Al-Naimi was speaking to CNN on the sidelines of the four-day World Petroleum Congress in Madrid, Spain, where leaders of the oil industry from around the world are meeting. They include government ministers, national oil company leaders, and international oil company bosses.

Al-Naimi ruled out an option advanced by some oil-watchers: to make more Saudi Arabia heavy crude available, but at a discount in order to bring prices down.

Watchdog cuts oil supply forecast at BBC

Global oil supplies will grow more slowly than expected over the next five years, the International Energy Agency (IEA) has predicted.

Spare capacity in the world system would fall to "minimal levels" in 2013 amid rising demand from developing countries and supply problems, it said.

As a result the IEA cut its supply forecast by 2.7 million barrels per day (bpd) to 95.33 million bpd.

US crude rose following the report and closed at $140.97 a barrel in New York.

Prices rose as high as $143.33 a barrel Tuesday, before settling at a record $140.97.

In London, Brent crude futures rose 34 cents to $141.01 on the ICE Futures exchange.

Shum said prices were being supported by an International Energy Agency report Tuesday saying it expects global supply to remain pinched despite near-record prices and falling demand in the U.S. and Europe.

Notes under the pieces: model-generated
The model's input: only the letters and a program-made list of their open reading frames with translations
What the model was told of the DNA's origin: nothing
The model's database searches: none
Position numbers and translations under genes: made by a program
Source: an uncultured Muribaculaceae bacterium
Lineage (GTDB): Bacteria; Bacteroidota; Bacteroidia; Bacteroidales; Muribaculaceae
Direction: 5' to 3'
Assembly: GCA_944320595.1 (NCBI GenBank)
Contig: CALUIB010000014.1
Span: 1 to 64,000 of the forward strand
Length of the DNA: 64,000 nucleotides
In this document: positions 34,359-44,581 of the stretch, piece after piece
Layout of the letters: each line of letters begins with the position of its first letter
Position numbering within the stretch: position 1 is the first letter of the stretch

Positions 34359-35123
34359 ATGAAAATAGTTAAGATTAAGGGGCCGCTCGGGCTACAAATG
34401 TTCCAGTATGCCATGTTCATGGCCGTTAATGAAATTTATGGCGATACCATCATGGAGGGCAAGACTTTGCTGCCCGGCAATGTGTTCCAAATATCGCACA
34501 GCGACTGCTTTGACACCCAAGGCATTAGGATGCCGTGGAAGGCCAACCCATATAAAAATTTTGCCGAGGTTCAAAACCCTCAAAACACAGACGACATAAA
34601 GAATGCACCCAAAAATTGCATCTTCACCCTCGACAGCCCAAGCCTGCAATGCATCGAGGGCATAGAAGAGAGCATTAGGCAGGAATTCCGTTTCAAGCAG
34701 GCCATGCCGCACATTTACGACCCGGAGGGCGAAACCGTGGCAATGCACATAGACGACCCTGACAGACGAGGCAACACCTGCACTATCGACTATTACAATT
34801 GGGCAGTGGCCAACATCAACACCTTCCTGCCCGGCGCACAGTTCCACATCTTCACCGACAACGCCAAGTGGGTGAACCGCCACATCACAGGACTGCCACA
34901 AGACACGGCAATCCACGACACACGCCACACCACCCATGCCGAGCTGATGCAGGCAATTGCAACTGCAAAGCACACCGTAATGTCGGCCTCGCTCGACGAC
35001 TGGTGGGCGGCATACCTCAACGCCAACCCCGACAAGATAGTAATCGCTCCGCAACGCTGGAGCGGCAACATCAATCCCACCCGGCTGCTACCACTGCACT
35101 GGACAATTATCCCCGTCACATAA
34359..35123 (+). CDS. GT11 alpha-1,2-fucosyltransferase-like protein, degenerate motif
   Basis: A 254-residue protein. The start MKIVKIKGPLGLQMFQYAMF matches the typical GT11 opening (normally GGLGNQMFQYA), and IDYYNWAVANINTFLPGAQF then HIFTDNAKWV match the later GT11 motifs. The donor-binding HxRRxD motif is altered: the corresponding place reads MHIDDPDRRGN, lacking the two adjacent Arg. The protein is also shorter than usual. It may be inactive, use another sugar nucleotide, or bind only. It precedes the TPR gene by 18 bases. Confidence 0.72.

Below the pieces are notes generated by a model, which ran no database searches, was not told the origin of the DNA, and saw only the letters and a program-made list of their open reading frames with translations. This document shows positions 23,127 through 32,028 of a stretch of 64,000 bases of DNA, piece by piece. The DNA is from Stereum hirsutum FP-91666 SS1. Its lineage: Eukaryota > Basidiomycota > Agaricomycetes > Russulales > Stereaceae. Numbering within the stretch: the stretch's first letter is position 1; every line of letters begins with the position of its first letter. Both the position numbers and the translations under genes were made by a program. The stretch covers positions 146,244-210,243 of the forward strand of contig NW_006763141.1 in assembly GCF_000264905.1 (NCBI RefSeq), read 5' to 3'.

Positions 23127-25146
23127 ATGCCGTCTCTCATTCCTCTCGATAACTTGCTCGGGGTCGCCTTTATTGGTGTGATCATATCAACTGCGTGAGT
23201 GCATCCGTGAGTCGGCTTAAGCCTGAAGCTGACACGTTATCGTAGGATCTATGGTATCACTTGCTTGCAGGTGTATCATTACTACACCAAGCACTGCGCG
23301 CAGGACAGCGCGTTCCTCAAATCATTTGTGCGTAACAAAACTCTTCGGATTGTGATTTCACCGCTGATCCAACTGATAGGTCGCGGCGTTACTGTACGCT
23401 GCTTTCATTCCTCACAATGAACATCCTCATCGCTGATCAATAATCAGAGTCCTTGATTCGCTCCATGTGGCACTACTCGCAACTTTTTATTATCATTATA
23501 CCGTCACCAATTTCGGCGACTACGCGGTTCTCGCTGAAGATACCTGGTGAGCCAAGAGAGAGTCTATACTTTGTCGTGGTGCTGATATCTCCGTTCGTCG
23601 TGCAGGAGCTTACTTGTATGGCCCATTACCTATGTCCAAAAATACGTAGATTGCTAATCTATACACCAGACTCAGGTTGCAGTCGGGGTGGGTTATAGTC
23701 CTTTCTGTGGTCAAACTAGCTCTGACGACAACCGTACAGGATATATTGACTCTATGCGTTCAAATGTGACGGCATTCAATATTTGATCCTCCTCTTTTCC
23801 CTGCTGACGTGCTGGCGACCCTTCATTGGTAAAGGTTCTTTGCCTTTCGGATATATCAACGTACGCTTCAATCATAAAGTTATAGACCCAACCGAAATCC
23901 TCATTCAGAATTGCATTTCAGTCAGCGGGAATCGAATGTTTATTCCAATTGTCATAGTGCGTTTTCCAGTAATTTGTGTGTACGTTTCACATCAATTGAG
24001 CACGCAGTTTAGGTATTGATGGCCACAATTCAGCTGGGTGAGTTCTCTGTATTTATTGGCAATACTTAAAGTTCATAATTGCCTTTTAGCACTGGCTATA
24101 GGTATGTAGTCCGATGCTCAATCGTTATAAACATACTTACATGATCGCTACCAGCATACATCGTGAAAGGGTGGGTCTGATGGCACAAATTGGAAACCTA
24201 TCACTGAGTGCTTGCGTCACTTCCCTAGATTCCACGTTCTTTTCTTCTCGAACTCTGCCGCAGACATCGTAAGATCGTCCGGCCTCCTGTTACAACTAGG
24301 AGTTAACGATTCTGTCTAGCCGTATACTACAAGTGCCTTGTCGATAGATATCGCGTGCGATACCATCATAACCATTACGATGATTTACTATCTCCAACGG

The IEA report said demand would rise most in developing countries, with Asia, the Middle East and Latin America accounting for nearly 90 percent of demand growth over the next five years.

IEA Executive Director Nobuo Tanaka said the world is experiencing "the third oil price shock," comparing the effects of today's prices with the oil crises that began with the 1973 Arab oil embargo and the 1979 revolution in Iran.

On The Brighter Side of Oil News…But…You good folks in North Dakota; If you see helicopters swarming in the air and tanks and Hummers rolling down the roads; ruin like Hell because it will mean Cheney has decided to “Nationalize” your oil finds!

Oil is making millionaires in North Dakota

By JAMES MacPHERSON, Associated Press Writer

BEULAH, N.D. - Oscar Stohler was raised in a sod house in western North Dakota and ranched there for nearly seven decades. He never gave much thought to what lay below the grass that fattened his cattle.

When oilmen wanted to drill there last year, Stohler, 83, doubted oil would be found two miles underground on his property. He even joked about it.

"I told them if they hit oil, I was going to buy a Cadillac convertible and put those big horns on the front and wear a 10-gallon hat," Stohler recalled.

He still drives his old pickup and wears a mesh farm cap — but it's by choice.